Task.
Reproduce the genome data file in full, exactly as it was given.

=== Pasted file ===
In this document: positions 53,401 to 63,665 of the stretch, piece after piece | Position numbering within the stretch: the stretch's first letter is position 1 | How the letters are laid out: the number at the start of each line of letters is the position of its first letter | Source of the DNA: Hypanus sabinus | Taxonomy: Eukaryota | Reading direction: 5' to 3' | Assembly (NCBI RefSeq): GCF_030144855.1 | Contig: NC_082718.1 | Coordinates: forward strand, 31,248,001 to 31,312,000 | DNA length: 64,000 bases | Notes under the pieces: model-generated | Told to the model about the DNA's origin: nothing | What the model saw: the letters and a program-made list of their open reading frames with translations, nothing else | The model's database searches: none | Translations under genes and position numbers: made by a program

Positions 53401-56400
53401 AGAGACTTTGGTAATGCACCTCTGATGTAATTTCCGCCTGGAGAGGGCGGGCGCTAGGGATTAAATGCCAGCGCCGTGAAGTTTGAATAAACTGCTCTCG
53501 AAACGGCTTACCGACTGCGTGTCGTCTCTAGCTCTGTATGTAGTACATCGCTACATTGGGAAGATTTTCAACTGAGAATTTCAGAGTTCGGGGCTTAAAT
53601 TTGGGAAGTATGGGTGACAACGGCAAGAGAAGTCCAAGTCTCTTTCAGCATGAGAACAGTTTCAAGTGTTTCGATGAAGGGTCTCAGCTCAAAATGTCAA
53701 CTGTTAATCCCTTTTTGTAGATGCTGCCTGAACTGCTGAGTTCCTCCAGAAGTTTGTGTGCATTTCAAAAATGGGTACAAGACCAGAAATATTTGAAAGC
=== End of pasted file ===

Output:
In this document: positions 53,401 to 63,665 of the stretch, piece after piece | Position numbering within the stretch: the stretch's first letter is position 1 | How the letters are laid out: the number at the start of each line of letters is the position of its first letter | Source of the DNA: Hypanus sabinus | Taxonomy: Eukaryota | Reading direction: 5' to 3' | Assembly (NCBI RefSeq): GCF_030144855.1 | Contig: NC_082718.1 | Coordinates: forward strand, 31,248,001 to 31,312,000 | DNA length: 64,000 bases | Notes under the pieces: model-generated | Told to the model about the DNA's origin: nothing | What the model saw: the letters and a program-made list of their open reading frames with translations, nothing else | The model's database searches: none | Translations under genes and position numbers: made by a program

Positions 53401-56400
53401 AGAGACTTTGGTAATGCACCTCTGATGTAATTTCCGCCTGGAGAGGGCGGGCGCTAGGGATTAAATGCCAGCGCCGTGAAGTTTGAATAAACTGCTCTCG
53501 AAACGGCTTACCGACTGCGTGTCGTCTCTAGCTCTGTATGTAGTACATCGCTACATTGGGAAGATTTTCAACTGAGAATTTCAGAGTTCGGGGCTTAAAT
53601 TTGGGAAGTATGGGTGACAACGGCAAGAGAAGTCCAAGTCTCTTTCAGCATGAGAACAGTTTCAAGTGTTTCGATGAAGGGTCTCAGCTCAAAATGTCAA
53701 CTGTTAATCCCTTTTTGTAGATGCTGCCTGAACTGCTGAGTTCCTCCAGAAGTTTGTGTGCATTTCAAAAATGGGTACAAGACCAGAAATATTTGAAAGC